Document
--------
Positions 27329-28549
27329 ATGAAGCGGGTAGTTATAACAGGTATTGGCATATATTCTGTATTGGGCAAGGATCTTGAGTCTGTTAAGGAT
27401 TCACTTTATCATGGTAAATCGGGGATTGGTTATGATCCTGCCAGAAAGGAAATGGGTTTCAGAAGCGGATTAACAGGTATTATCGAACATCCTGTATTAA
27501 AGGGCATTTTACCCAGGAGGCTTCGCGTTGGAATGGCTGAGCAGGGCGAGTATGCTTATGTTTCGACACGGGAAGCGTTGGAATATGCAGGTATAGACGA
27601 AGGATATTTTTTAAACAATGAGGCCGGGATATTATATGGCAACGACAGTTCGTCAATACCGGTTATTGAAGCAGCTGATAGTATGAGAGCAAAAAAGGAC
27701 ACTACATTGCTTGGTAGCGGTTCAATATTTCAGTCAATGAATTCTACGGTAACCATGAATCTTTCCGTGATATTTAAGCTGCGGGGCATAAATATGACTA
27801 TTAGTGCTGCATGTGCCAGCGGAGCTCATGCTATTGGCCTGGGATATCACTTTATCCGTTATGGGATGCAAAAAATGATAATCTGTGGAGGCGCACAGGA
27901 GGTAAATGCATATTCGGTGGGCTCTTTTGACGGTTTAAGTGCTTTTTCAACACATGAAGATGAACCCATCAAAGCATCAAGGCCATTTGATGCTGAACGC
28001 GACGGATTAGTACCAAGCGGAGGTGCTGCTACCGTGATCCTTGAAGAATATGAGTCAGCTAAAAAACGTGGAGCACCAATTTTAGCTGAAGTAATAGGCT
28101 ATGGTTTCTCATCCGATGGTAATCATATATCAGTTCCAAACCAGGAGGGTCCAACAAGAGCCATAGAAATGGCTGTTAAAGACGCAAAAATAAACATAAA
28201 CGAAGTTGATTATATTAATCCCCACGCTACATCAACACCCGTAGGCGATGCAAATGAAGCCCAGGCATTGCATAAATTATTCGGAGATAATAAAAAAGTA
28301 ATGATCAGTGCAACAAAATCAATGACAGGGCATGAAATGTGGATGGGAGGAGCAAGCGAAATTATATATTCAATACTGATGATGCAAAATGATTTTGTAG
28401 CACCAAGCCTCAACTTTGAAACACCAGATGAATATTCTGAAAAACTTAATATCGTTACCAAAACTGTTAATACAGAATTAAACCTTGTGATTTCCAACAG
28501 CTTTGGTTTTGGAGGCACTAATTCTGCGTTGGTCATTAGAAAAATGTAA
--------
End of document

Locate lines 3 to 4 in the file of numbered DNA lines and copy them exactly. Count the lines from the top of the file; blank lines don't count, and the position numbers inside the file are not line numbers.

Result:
27401 TCACTTTATCATGGTAAATCGGGGATTGGTTATGATCCTGCCAGAAAGGAAATGGGTTTCAGAAGCGGATTAACAGGTATTATCGAACATCCTGTATTAA
27501 AGGGCATTTTACCCAGGAGGCTTCGCGTTGGAATGGCTGAGCAGGGCGAGTATGCTTATGTTTCGACACGGGAAGCGTTGGAATATGCAGGTATAGACGA